“Expert Advice” on How Much Retirement Savings You Should Have At Your Age

20 comments

Posted on 26th February 2013 by Darwin in Economy

There are a lot of articles and financial firms that give varying forms of advice on how much retirement savings you should have at a given age.  Recently, there was a report put out by Fidelity, a major 401(k) player outlining their advice in the table below.  We’ll take a look at their suggestions and then I’ll share some thoughts on why broad cookie-cutter advice may be way off (primarily because their assumptions are wildly unrealistic for most Americans today) and how to appropriately plan for your retirement needs based on your individual circumstances.

According to this popular article at MarketWatch, based on your current salary, you should have about 1X salary saved by 35, 2X by 40, 3X by 45 and so on.  This may seem like a laudable goal, but some of the assumptions leave something to be desired.  First off, they assume you continue saving at the prescribed rate until age 67. Who’s Really Going to Work Until 67? – First off, many Americans actually NEED to work well into their 70s because of the financial situation they’re in.  But that doesn’t mean they have the choice to just keep on working their current high-paying job.  Someone half their age, overseas, or a robot will be doing it

Continue Reading Why Most Retirement Advice is Wildly Unrealistic

20 Comments
  1. Eddie says:

    I hope to work until I’m in my mid seventies, but that assumes that there will be work to be had in a collapsing economy, and that my eyes and hands will let me do my job.

    I never really wanted to retire, ever. It seems like a false concept to me, that a man should live on after his usefulness is spent. If I can do something useful, then i should be able to support myself, at least. I’ve supported a big family and provided a job to several others for over 20 years.

    My primary goal has been to educate my children and let them enter the real world without a debt serf burden. It might take me five more years just to accomplish that. After that, I’ll take it as it comes.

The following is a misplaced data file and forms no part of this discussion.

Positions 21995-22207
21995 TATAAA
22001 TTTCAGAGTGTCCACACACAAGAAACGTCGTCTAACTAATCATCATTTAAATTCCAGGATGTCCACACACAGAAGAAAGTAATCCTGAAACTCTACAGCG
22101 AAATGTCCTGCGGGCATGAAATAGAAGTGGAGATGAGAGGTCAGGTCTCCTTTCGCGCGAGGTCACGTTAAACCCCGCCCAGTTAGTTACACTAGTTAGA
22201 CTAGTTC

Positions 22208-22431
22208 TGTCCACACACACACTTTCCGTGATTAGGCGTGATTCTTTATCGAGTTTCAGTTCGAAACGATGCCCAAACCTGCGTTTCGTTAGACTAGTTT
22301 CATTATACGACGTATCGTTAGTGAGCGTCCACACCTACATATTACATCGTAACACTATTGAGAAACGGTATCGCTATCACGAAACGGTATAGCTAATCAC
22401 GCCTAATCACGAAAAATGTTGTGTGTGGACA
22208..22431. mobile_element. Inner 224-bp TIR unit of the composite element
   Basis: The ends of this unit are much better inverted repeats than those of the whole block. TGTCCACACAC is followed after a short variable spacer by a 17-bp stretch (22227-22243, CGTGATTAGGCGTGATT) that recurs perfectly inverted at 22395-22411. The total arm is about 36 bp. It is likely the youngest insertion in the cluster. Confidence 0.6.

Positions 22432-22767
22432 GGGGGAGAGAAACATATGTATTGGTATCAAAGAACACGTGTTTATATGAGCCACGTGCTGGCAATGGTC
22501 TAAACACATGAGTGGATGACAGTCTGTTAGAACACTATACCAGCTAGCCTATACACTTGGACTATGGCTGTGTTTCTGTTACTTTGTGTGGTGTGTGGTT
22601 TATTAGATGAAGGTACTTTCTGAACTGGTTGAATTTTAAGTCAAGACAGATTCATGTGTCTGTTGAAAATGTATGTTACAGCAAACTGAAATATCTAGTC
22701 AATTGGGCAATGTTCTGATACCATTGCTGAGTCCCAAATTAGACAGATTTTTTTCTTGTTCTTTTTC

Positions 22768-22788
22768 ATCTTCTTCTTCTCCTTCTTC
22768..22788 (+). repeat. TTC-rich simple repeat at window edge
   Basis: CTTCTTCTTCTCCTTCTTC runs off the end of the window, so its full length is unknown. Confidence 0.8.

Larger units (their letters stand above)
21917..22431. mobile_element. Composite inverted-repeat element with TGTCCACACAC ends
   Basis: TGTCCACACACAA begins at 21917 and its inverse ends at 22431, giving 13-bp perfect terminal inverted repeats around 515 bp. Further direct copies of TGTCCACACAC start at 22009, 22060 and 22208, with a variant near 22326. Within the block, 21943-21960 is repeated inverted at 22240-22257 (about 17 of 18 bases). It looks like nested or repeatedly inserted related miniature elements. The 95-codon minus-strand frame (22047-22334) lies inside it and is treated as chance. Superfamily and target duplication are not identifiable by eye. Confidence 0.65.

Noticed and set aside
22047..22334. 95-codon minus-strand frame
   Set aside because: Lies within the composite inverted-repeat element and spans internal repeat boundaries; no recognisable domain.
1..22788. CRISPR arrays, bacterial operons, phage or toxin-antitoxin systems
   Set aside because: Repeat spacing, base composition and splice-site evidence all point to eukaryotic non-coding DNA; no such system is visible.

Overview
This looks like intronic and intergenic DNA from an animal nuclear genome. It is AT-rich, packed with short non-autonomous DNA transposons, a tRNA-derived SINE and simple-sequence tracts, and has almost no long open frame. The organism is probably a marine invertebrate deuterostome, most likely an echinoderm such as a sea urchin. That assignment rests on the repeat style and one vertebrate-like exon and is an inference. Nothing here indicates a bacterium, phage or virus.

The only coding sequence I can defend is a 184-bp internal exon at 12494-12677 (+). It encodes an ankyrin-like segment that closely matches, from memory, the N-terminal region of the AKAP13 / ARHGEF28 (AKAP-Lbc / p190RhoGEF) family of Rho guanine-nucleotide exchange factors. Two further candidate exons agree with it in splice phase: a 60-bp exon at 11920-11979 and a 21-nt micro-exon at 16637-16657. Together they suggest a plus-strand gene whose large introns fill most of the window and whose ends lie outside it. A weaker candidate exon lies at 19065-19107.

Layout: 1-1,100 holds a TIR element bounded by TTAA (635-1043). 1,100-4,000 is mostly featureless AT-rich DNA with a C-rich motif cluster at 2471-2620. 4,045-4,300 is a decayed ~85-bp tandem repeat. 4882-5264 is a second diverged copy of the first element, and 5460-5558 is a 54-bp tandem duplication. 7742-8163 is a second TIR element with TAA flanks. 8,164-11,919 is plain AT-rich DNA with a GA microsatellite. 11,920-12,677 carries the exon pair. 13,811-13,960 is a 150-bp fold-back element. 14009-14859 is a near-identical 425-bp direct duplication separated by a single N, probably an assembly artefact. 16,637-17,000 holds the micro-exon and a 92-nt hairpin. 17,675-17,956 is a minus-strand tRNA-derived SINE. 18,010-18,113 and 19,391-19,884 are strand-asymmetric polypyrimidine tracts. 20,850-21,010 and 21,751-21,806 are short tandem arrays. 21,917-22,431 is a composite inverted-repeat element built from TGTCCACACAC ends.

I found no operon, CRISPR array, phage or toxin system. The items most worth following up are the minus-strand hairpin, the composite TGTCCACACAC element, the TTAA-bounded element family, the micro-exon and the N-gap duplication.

Like or Dislike: Thumb up 4 Thumb down 0

    26th February 2013 at 9:50 am

  2. treemagnet says:

    If I could work in a field or pursuit I was passionate about I’d like to work to my last day. Otherwise, tomorrow will do.

    Like or Dislike: Thumb up 3 Thumb down 0

    26th February 2013 at 10:12 am

  3. TC says:

    Funny how all the “advice” from those who happen to take a nice rake from your money while you take the risk is to maximize the amount of money you put into their oh-so-expert care.

    Maximize your IRA! Maximize your 401K! Motherfuckers be needing new Ferraris already!

    Like or Dislike: Thumb up 4 Thumb down 0

    26th February 2013 at 10:15 am

  4. Darwin's Money says:

    I know I ain’t makin’ in past 55 at my blue chip company. Just doesn’t happen much anymore these days. Out with the old, in with the new. I’ll be doing something – but probably consulting if I can find it or some online freelance/landlording. I can’t envision just going cold turkey if/when that “early retirement” announcement occurs.

    Like or Dislike: Thumb up 2 Thumb down 0

    26th February 2013 at 10:17 am

  5. anotherjuan says:

    hang in there Darwin. i’ve been wathcing my old shipmates file out of here over the past 2 years. and the oldest is in that age group. the first to go got jobs elsewhere, one retired on SS, a couple went on SS disability, the last group is facing living on unemployment while awaiting SS.

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    26th February 2013 at 10:39 am

  6. anotherjuan says:

    i appreciate TBP because it has gotten me moving, shaken me out of complacency. more people ought to be following this site.

    Well-loved. Like or Dislike: Thumb up 7 Thumb down 0

    26th February 2013 at 10:41 am

  7. KaD says:

    What is the point of having a shitload of cash saved that is devaluing at a rate faster than the interest you can earn on it? When TSHTF the US dollar is likely to not be worth the paper it’s written on.

    Well-loved. Like or Dislike: Thumb up 6 Thumb down 0

    26th February 2013 at 11:58 am

  8. Pirate Jo says:

    Retirement will be a lot less common in 20 years, when I am 62.

    In the meantime, the baby boomers are going to break entitlements, one way or another.

    Like or Dislike: Thumb up 4 Thumb down 0